Aha! That great issue we call P2P’s (“pay to play sites”). That huge conundrum. To do them or not to do them. That is the question! Do you do them? Do you just hope to get an agent and get all your work through them? Let’s talk!
Ultimately, P2P’s, are, as they say, “here to stay.” They really are! Like ’em or hate ’em…they’re here to stay. They really are. It’s a shame what happened to VoiceBank, and though I wasn’t really around during that time frame, I can say with definitive clarity that I’m all for voice actors receiving their due payments and being properly and handsomely rewarded for a job well done. There’s an excellent article blog post by Tom Dheere (“The ‘h’ is silent, but I’m not!”) about what happened, why it happened, and the ensuing aftermath. Voices.com will consequently always be the industry pariah and the lightning rod of hate for the voice actor industry in general as a result, and they’ll always bear the wrath. Not necessarily just because of the purchase of VoiceBank, but because of the behavior as publicized by Tom Dheere.
I myself have come across jobs across ALL P2P sites, not just Voices…where I see the job, I see the intended market, I see the duration, and then I see the price. And I’m left scratching my head going, “heh???” The paycheck is WHAT?!?! Honestly, it’s rampant…across every site, and all over the place.
So what’s a voiceover artist to do. 1) Be mad about it all the time. 2) Be mad and throw your hands up and quit the industry. 3) Adapt and overcome. 4) Boycott every last one of them and end up living on the streets.
For me, I choose option 3. Every time. Adapt and overcome. What can you do to be better than, to beat the system, to make the money you need to, and furthermore deserve to make? There’s several things.
- Pay close attention to the GVAA rate guide. Make sure you’re keeping in step with the rates therein
- Make your own rate guide that reflects GVAA pricing, is honest, and doesn’t shortchange you, nor bring down the whole industry.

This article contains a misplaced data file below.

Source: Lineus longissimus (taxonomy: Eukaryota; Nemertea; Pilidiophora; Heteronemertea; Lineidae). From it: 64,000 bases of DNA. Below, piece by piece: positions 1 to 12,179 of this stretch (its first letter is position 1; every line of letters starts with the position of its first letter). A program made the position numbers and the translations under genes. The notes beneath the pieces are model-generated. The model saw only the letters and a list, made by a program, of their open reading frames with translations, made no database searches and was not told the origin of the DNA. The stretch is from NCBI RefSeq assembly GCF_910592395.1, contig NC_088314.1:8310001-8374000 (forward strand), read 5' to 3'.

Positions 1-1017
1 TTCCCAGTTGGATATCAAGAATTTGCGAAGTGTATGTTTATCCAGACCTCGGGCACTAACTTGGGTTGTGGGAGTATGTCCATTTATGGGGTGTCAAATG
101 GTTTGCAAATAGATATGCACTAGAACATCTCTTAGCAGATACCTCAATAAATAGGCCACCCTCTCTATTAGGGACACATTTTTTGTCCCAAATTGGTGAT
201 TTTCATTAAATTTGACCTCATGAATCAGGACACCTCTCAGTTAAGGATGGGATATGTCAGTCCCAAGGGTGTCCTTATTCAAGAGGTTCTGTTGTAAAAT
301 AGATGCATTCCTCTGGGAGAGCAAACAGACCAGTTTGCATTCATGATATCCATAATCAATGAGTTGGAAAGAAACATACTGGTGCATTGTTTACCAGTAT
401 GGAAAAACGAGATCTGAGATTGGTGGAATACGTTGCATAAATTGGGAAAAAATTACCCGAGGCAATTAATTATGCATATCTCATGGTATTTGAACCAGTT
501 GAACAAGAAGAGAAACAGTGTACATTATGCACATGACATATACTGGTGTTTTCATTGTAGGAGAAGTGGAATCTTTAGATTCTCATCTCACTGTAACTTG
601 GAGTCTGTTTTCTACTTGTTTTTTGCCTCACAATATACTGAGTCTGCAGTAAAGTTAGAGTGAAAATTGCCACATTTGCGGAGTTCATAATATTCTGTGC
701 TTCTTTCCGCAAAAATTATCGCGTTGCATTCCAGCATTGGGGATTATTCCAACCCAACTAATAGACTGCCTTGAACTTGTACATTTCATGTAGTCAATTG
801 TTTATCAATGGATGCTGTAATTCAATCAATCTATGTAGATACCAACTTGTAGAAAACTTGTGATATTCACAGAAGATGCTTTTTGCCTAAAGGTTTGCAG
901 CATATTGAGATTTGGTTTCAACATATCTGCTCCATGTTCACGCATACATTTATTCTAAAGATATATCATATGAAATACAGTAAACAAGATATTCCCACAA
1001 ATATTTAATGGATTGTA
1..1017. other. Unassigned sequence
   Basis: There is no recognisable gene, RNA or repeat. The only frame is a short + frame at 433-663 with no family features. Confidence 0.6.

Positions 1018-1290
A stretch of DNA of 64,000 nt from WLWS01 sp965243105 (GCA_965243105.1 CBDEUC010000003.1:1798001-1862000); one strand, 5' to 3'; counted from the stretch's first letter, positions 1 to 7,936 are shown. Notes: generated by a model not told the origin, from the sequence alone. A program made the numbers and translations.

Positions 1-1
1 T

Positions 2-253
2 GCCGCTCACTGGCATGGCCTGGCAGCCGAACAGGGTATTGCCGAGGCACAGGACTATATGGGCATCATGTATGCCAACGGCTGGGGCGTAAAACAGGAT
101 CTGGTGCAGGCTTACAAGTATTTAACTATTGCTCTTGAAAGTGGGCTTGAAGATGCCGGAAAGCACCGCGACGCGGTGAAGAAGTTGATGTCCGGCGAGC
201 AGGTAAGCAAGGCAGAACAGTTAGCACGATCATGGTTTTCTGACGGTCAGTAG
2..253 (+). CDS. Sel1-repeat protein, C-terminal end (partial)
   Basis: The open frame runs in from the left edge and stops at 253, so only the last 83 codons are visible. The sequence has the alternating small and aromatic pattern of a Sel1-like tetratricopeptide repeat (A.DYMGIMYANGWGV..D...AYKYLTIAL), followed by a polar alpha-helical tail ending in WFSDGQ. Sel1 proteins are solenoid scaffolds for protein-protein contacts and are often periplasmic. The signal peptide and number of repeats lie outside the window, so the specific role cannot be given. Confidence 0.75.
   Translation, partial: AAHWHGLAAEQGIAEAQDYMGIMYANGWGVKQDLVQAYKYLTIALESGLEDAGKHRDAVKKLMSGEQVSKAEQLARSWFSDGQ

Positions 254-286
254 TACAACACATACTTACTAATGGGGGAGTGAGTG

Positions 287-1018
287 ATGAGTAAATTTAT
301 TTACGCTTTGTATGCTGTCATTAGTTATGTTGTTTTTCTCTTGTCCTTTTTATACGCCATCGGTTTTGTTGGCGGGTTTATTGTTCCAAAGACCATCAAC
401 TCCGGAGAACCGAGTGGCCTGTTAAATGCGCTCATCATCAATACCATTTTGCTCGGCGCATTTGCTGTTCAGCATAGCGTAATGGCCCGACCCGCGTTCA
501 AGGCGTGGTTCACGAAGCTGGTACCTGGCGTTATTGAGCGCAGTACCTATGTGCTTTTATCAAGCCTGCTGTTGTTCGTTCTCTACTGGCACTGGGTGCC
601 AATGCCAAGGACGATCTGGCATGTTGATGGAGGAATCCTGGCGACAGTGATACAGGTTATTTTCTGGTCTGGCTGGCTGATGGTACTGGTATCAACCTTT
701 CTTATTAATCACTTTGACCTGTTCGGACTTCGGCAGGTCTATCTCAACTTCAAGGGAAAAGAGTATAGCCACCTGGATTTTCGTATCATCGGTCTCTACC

- Realize that you are worth more.
- Do not underbid or undercut other bidders.
- Make sure that you’re communicating to your clients the scope of your bid: that it’s not in perpetuity. That it’s not a full buyout. (Unless it actually is, and that was stated up front).
- Quote that ACTUAL rate you should receive…without compromising, without backing down, without being sheepish, and WITHOUT APOLOGY.
Rates, simply, are what they are. Anyone who flies coach in an airline pays the same rate that the next guy in coach does. Anyone in first class pays the same as the next first class passenger. A voiceover is a vehicle to get a client from one point to another. And it’s a service you’re providing them that doesn’t cost more to one person or less to another. It simply is what it is. And the client must understand that. I get my oil changed recently with conventional oil at Jiffy Lube and after tax it was like $52. And the next guy did the same. Guess what? We paid the same thing for the same service. Period, end of story.
I’ve chosen an approach to quote with integrity and to still use the pay to play sites, even Voices. Voices has put more bread on my table for my family than any other client or marketplace, and I make no apologies about that. I treat it with respect, I take the jobs that I know are paying correctly, and I quote correctly on the other ones. Either one may not book me. So? Do I get mad? No. I keep on auditioning. I adapt and overcome. I keep auditioning. I adapt or die. I keep auditioning. I adapt.
It’s my job to put food on my table, and to keep auditioning so that I can get that food. It’s not my job to be mad and complain, and join the bandwagon and the cacophony of the mob-mentality that says “Down with Voices.com!” Because, honestly, again, I’ve seen jobs across ALL of the P2P sites where there’s shoddy business being conducted, and somebody’s making a pretty penny off of me. WHat do I do? I steer clear and move on to the next job. No harm, no foul. It’s my job to sniff out the good ones, audition for what I think I can do, and do well, and keep moving forward. The only REAL enemy, in my mind, is not Voices.com at all, (where many of the customers I’ve served there have paid me well there and have then become great customers EX-Voices.com and continue to use me)….but rather sites like Fiverr. And Freelancer. And Upwork.com, which apparently has a reputable name and yet I’m absolutely appalled at some of the rates I’m seeing on there. I saw a voiceover job posted there today that paid $7. I saw an audiobook of 50,000 words that paid $350. 350???!!!??? Now, sure, that sounds like a lot of money, because it is. But that’s not the issue. The issue isn’t what they are paying, but what you SHOULD be earning. Don’t sell out. Don’t sell yourself short. Bid competitively, accurately, with integrity, according to what you deserve. Because you do deserve more. And you can make a lot of money on the P2P sites these days.
They’re here to stay. Use them and use them wisely. Don’t wait around all day for an agent to pull the trigger on some jobs for you and start getting you work. It won’t happen. Make it happen yourself.
I’m Joshua Alexander, and I approve this message.
Amen brother, preach it.
Seattle Voiceover Artist / Voice Talent / Voice Actor for hire